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Computational Study of the Influence of Biomechanical Forces On the Shape of GBM

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D Abler

D Abler*, P Buechler , Institute for Surgical Technology & Biomechanics, University of Bern, Switzerland


TU-C2-GePD-J(B)-6 (Tuesday, August 1, 2017) 10:00 AM - 10:30 AM Room: Joint Imaging-Therapy ePoster Lounge - B

Purpose: Glioblastoma multiforme (GBM) grows rapidly, infiltrating, compressing and displacing surrounding healthy tissue. Most previous studies focused on modeling GBM invasion dynamics, thereby neglecting its mass-effect. This study investigates the influence of biomechanical forces caused by the growing tumor on its shape.

Methods: A mathematical model was developed to simulate GBM invasion and the mechanical interaction between tumor and healthy tissue. Cell proliferation and invasion was modeled as reaction-diffusion process; a solid-mechanics model of brain tissue was used to represent the mass-effect. Both models are coupled by relating local increase in tumor cell concentration to the generation of isotropic strain in the tissue, and solved using the Finite-Element Method (FEM). The model accounts for multiple brain regions with values for proliferation, isotropic diffusion and mechanical properties derived from literature. Tumors were seeded at multiple locations in FEM models based on the SRI24 human brain atlas. Simulation results for three sets of growth parameters were compared to actual tumors obtained from publicly available GBM datasets.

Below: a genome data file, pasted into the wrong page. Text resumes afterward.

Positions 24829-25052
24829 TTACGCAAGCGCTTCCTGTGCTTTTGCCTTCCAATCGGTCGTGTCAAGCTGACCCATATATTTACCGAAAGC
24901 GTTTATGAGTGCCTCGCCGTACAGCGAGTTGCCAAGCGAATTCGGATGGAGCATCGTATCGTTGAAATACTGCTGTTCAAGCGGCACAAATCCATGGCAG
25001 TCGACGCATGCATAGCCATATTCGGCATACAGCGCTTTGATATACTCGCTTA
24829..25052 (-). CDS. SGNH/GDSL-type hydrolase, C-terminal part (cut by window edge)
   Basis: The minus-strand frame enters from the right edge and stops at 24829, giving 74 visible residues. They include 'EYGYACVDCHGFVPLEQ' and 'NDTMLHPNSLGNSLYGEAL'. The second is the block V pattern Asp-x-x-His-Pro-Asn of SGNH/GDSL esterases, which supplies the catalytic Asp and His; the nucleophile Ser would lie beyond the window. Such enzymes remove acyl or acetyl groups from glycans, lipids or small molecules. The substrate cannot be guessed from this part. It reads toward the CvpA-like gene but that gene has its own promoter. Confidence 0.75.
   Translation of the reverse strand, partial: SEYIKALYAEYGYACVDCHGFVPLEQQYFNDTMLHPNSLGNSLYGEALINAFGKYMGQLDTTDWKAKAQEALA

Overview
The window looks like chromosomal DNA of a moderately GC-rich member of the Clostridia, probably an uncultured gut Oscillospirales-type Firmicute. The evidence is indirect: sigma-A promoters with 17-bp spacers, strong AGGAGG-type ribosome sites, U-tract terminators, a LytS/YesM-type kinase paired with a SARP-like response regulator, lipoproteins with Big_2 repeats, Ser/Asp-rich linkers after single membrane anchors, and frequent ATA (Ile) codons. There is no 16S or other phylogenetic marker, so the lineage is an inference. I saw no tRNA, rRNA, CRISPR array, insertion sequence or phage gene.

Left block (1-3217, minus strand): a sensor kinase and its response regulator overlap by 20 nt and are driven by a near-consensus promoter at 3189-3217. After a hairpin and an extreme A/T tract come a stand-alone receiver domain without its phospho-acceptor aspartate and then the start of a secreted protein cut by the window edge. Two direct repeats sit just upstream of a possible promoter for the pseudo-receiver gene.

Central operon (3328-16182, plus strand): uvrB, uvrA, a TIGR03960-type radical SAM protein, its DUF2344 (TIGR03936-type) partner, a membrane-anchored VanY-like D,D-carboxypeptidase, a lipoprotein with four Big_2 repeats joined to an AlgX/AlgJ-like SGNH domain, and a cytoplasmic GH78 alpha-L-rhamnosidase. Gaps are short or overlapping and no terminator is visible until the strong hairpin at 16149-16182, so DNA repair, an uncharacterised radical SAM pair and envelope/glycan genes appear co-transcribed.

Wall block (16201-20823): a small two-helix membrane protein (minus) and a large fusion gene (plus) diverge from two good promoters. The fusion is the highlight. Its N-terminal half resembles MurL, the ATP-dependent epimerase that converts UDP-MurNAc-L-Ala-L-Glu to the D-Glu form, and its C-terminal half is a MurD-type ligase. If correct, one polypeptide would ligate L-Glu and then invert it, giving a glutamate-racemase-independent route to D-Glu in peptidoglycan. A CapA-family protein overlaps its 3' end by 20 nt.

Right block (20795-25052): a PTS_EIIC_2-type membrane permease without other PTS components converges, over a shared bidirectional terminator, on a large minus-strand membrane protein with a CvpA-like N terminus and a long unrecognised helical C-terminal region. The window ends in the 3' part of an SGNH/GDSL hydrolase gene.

Results: The temporal evolution of tumor cell concentration was simulated, together with the mechanical impact of tumor growth in terms of displacement and tissue stresses. Parameter choices for different levels of growth and invasiveness were correctly reflected in simulation results. However, statistical evaluation of tumor shape showed simulated tumors to be more symmetric than their real counterparts.

Conclusion: In contrast to most previous study, the present model accounts not only for the tumor‘s growth and invasive characteristics, but also for its mass-effect. The study confirms observations from pure growth-invasion models that tumor shape depends on seed position. It extends their findings by showing that inclusion of tumor mechanics, using isotropic material and diffusion properties, is not sufficient to reproduce asymmetric shapes found in real tumors, thus underlining the importance of tissue anisotropy for GBM simulation.

Funding Support, Disclosures, and Conflict of Interest: This project has received funding from the European Union Seventh Framework Programme for research, technological development and demonstration under grant agreement 600841.

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